Court orders deserve absolute obedience and are meant to be followed, court orders are to be respected, dignified and not to be set aside. In facts in a country like Nigeria where democracy and rule of law are purportedly acclaimed to be in operation, court’s orders shall be dealt with highest respect and diginity as the last hope of a common man and the last resort to Justice. But to the extreme disappointment of many, our story is unique and the reverse is the case.
Law has settled luminous mechanisms for the protection of court orders from disobedience. this article is an overview with extreme thrift of ink and words on contempt of court, classification and nature, rationality of contempt proceedings, some legal and social Implication of disobedience to court order amongst other things.
The word “Contempt of Court” has no exact definition, it depends on the angle from which it is examined. But generally, contempt of Court may be described as that conduct which tends to bring into disrepute, dishonour, scorn or disrespect to the authority and administration of the law or such act which tends to interfere with and/or prejudice litigants and/or their witnesses in the course of litigation or such act to disturb the cause of Justice. See A.G EDO STATE & ANOR V. CHURCHGATE INDUSTRIES LIMITED & ANOR (2016) LPELR-41439(CA), and FRANKLIN O. ATAKE V. THE A.G FEDERATION & ANOR (1982) LPELR-SC.5/1982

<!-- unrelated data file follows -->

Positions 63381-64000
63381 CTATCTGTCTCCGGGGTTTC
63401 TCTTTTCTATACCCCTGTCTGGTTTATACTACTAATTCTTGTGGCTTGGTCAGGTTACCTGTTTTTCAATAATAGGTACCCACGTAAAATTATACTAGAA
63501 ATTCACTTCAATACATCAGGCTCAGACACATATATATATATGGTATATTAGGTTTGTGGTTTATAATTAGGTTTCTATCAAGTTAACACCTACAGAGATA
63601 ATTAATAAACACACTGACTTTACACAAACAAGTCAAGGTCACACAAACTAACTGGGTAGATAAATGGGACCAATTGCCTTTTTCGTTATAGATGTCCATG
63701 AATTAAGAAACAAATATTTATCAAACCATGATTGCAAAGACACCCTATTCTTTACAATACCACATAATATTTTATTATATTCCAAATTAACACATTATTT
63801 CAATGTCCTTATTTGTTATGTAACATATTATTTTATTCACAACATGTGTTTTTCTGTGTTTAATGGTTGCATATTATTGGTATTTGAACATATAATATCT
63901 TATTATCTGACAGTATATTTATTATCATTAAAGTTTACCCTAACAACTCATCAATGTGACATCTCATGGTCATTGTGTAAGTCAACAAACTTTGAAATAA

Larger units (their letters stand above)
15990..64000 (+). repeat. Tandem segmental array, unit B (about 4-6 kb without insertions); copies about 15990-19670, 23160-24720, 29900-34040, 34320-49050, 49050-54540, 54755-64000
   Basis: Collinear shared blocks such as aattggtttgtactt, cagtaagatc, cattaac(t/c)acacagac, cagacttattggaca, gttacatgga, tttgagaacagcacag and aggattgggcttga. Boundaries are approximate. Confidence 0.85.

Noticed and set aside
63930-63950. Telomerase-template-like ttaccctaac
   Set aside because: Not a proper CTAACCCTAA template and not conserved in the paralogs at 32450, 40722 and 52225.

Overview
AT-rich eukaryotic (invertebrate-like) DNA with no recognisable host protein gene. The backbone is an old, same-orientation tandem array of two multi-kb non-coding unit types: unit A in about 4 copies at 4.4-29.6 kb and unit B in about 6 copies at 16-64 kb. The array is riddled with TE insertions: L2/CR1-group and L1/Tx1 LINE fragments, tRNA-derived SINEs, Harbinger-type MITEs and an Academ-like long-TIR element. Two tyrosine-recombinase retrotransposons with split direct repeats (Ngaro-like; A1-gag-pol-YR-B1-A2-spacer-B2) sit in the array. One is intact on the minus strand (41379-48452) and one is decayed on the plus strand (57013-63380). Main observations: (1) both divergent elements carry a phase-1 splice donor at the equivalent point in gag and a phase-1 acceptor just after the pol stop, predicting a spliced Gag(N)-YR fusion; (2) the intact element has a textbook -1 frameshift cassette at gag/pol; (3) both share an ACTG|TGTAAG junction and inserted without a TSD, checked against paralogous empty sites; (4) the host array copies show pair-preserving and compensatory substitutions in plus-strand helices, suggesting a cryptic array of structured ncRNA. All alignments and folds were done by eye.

The Black’s Law Dictionary, 9th Edition, also described “Contempt of Court” as a disregard of or disobedience to the rules or orders of a legislative or judicial body or an interruption of its proceedings by disorderly behaviour or insolent language in its presence or so near thereto as to disturb the proceedings or to impair the respect due to such a body. See also Per AKEJU, J.C.A in NWAESHI V. OKPALA & ORS(2013) LPELR-21222(CA)
A person who is guilty of contempt is called contemnor. See DR. ABEKE v. ODUNSI & ANOR. (2013) LPELR-20640(SC) Per ARIWOOLA, J.S.C. and Black’s Law Dictionary, Supra at page 360.
The two main classifications of contempt are Civil Contempt and Criminal Contempt.
The learned authors of Blacks Law Dictionary, Supra at page 360 define “Civil Contempt” as “The failure to obey a Court order that was issued for another party’s benefit. civil contempt basically comprises the failure to comply with an order of court. A person who has committed a civil contempt by disobeying a court order may be subject to the rule that ‘a party in contempt cannot be heard or take proceedings in the same cause until he has purged his contempt’. See C O P ANAMBRA STATE & ORS v. OMANUKWUE & ORS (1998) LPELR-5514(CA) and Military Governor of Lagos State v. Ojukwu (1986) 1 NWLR (pt.18) 621;